The interior of Neuschwanstein does not disappoint either with chambers elaborately decorated in Neo-Romanesque style. King Ludwig II spearheaded construction in 1869, intending it as a personal refuge inspired by the operas of Richard Wagner. The throne room and Singers' Hall dazzle with Byzantine-influenced wall murals and motifs from Wagner’s works.
Seeing Neuschwanstein gave Walt Disney inspiration for Sleeping Beauty Castle. Yet despite the fantastical exterior, Ludwig only spent 172 days here before his mysterious death by drowning. The unfinished interiors leave you imagining what lavish flourishes Ludwig would have added if given more time.
Nearby Hohenschwangau Castle offers an intimate look at Ludwig’s childhood home filled with family portraits and his mother’s ornate jewels. The Museum of the Bavarian Kings also profiles his troubled reign through personal artifacts. For a different perspective, hike up to the Marienbrücke early or late when fewer visitors allow photography without strangers in the background.
Alternatively, tour Neuschwanstein first thing in the morning before crowds arrive. Or splurge on a private tour to learn little-known stories from a guide without 30 others straining to hear. Savoring a leisurely lunch on Hohenschwangau’s lake afterward makes for an unforgettable day.
Castles, Cathedrals and Fairytale Towns: Exploring Germany's Most Picturesque Places - Witnessing Berlin's Blend of Old and New
As Germany's largest city, Berlin offers an enthralling mix of heritage landmarks and modern energy. Wandering the neighborhoods, you witness Berlin's unique blend of old and new at every turn. The city bears the visible scars and resilient spirit that emerged after enduring tumultuous 20th century events. Exploring today's vibrant Berlin, you gain insight into its complicated past shaping the progressive place it has become.
In the Mitte district, the iconic Brandenburg Gate provides an imposing symbol of Prussian power. Yet the famous landmark took on new meaning after standing isolated along the Berlin Wall during the city's Cold War division. Passing through the 18th century gate today, you emerge onto the bustle of Unter den Linden showcasing Berlin's revival.
Nearby on Museum Island, world-class institutions like the Pergamon Museum offer a treasure trove of antiquities contrasting with modern buildings across the Spree River. Wandering through the maze of the Holocaust Memorial's solemn concrete slabs, you reflect on the terror of the Nazi era that once gripped Berlin. Then you look up to see the contemporary Chancellery Building across the street signifying the seat of today's democratic German government.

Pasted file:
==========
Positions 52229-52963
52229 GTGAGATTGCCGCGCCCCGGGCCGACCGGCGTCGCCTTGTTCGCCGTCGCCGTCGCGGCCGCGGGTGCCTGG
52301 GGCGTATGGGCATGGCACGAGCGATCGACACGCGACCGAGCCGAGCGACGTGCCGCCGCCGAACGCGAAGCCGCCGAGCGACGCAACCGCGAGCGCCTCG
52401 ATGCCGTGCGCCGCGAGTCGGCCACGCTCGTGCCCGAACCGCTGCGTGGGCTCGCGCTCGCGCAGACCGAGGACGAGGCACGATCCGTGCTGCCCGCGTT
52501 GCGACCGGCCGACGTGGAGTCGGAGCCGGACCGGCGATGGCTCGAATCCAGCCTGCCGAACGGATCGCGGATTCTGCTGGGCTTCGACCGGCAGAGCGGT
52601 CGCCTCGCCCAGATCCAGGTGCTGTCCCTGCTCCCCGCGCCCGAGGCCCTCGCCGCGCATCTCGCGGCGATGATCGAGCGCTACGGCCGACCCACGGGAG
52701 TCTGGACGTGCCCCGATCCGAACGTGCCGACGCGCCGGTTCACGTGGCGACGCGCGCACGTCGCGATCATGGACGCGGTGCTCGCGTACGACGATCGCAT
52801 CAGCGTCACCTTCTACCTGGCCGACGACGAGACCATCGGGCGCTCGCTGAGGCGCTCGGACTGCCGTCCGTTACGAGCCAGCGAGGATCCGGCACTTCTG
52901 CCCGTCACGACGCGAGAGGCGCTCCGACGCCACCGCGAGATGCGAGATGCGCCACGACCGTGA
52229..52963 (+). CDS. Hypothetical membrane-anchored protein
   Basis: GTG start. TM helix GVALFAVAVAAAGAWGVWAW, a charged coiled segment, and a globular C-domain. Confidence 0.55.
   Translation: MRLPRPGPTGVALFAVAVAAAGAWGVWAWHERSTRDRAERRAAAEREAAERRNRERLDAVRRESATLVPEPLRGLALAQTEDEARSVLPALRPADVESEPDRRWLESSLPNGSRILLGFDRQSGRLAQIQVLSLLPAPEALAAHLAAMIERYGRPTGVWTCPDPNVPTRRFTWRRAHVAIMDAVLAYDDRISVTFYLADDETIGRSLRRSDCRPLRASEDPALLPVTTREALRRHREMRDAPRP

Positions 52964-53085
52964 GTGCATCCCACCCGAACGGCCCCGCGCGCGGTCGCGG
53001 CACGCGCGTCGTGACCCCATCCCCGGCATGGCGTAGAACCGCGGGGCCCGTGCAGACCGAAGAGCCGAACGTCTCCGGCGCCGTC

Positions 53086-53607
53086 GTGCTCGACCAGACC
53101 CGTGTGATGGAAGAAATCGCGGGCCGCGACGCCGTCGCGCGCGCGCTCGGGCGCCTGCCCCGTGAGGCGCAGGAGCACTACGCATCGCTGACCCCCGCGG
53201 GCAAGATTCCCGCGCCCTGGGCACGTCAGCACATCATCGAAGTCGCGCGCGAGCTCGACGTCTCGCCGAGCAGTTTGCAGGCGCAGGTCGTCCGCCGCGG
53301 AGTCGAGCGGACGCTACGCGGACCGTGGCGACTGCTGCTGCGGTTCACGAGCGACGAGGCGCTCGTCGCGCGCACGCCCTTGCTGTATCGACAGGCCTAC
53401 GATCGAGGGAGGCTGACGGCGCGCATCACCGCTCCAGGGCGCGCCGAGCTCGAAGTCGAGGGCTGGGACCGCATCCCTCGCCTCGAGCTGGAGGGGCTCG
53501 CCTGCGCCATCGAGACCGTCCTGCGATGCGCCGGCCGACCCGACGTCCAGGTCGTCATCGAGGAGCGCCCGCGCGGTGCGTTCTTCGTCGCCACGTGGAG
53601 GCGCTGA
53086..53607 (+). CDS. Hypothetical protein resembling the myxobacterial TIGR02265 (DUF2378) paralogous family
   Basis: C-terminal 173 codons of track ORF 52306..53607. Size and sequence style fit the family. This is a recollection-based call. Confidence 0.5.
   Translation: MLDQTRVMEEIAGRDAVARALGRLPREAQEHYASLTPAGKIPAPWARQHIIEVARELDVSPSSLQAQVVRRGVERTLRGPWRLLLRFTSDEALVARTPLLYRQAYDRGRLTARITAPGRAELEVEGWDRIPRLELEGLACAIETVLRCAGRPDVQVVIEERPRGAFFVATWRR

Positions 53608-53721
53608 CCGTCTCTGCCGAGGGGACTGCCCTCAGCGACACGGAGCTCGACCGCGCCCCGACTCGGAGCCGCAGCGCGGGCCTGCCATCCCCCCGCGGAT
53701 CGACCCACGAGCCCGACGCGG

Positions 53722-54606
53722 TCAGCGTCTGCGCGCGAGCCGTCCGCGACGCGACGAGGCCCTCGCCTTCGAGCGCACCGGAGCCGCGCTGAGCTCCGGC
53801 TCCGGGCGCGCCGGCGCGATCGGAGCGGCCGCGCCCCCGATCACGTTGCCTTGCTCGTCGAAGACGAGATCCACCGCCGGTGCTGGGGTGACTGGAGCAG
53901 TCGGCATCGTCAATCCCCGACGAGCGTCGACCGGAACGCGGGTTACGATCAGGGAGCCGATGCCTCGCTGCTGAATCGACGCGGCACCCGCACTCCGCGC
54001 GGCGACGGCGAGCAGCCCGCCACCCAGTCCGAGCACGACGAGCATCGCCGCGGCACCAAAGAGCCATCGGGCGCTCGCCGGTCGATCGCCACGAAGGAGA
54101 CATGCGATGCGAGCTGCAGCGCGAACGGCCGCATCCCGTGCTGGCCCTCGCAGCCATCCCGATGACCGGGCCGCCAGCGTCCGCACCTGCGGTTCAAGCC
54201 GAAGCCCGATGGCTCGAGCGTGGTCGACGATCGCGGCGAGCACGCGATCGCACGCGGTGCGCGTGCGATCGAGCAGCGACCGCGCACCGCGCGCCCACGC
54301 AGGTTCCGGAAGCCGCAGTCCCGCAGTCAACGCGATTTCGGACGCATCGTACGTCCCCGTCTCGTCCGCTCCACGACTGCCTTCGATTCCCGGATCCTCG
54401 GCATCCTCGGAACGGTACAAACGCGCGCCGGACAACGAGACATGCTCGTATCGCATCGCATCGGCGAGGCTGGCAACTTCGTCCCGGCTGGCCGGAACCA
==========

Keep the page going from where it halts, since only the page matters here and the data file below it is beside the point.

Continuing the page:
In the hip Prenzlauer Berg district, lovingly restored townhouses show off Art Nouveau facades underscoring historic Berlin. Yet sprinkled among the 19th century buildings are independent boutiques and some of Berlin's hottest restaurants exemplifying the eclectic neighborhood's 21st century personality.
No place better encapsulates Berlin's cultural diversity than the Mauerpark on Sundays. Street artists showcase creativity against the striking backdrop of the Berlin Wall's remaining graffitied stretch. On summer weekends, locals of all ages flock here to enjoy open-air karaoke andmimosa brunches in the grass.
Many travelers cite the East Side Gallery as the prime spot to grasp Berlin's complex 20th century narrative. Strolling past the 1.3 kilometer stretch of original wall covered in colorful murals, you visually absorb the city's divided past. Interspersed informational placards provide context on the wall's history from construction in 1961 to eventual demolition in 1989. The images and texts underscore the importance of freedom that Berliners regained so recently.
Castles, Cathedrals and Fairytale Towns: Exploring Germany's Most Picturesque Places - Experiencing Munich's Contrast of Tradition and Modernity
At first glance, Bavaria’s capital Munich appears to embody old-world Germany with its Baroque palaces and historic beer halls. Yet behind the façade of tradition, Munich reveals itself as an unexpectedly progressive and cosmopolitan city. Exploring Munich’s neighborhoods, you’ll discover an intriguing blend of heritage and innovation at every turn.
Wandering the Altstadt, Munich’s charming historic core, it’s easy to feel transported back to the 18th century. Framed by the antique spires of the Frauenkirche and Neues Rathaus, the pedestrian streets invite lazy strolling between sites like the lively Viktualienmarkt. Pop into a traditional Wirtshaus restaurant to sample Bavarian specialties washed down by locally brewed beers. But don’t be fooled by the quaint exterior. Many restaurants mix modern flair with time-honored recipes, much like the city itself.
Venture to the grand Englischer Garten on a sunny day, and you’ll find locals embracing the innovative practice of “naked sunbathing” started in the 1970s. Yet just across the park stands the steel-and-glass BMW headquarters, epitomizing Munich’s role as a global industrial powerhouse.
The striking Munich Olympic Park provides another lens into the city’s evolution. Transformed from the 1972 Olympic grounds, its sleek sports arenas and undulating tent-like roofs offer a modern counterpoint to historic sites elsewhere. Today the complex hosts concerts and cultural events, including the annual Tollwood Festival showcasing international performers.
No neighborhood embodies Munich’s cultural clash better than hip Glockenbachviertel. Centered on charming Gärtnerplatz, the area charms with its shabby-chic mix of everything from art nouveau townhouses to indie boutiques to cutting-edge nightlife venues. Grab an Aperol spritz at a trendy sidewalk café neighboring an old-fashioned Biergarten filled with regulars knocking back liters.
Many travelers cite the BMW Museum as the quintessential stop to grasp Munich’s dual character. The retrospective showcases how the company evolved from a WWI-era aircraft engine factory into a global auto brand pioneering innovations. Yet the exhibits also profile BMW’s continued connection to its Bavarian homeland through sponsoring everything from the Munich Opera Festival to FC Bayern Munich.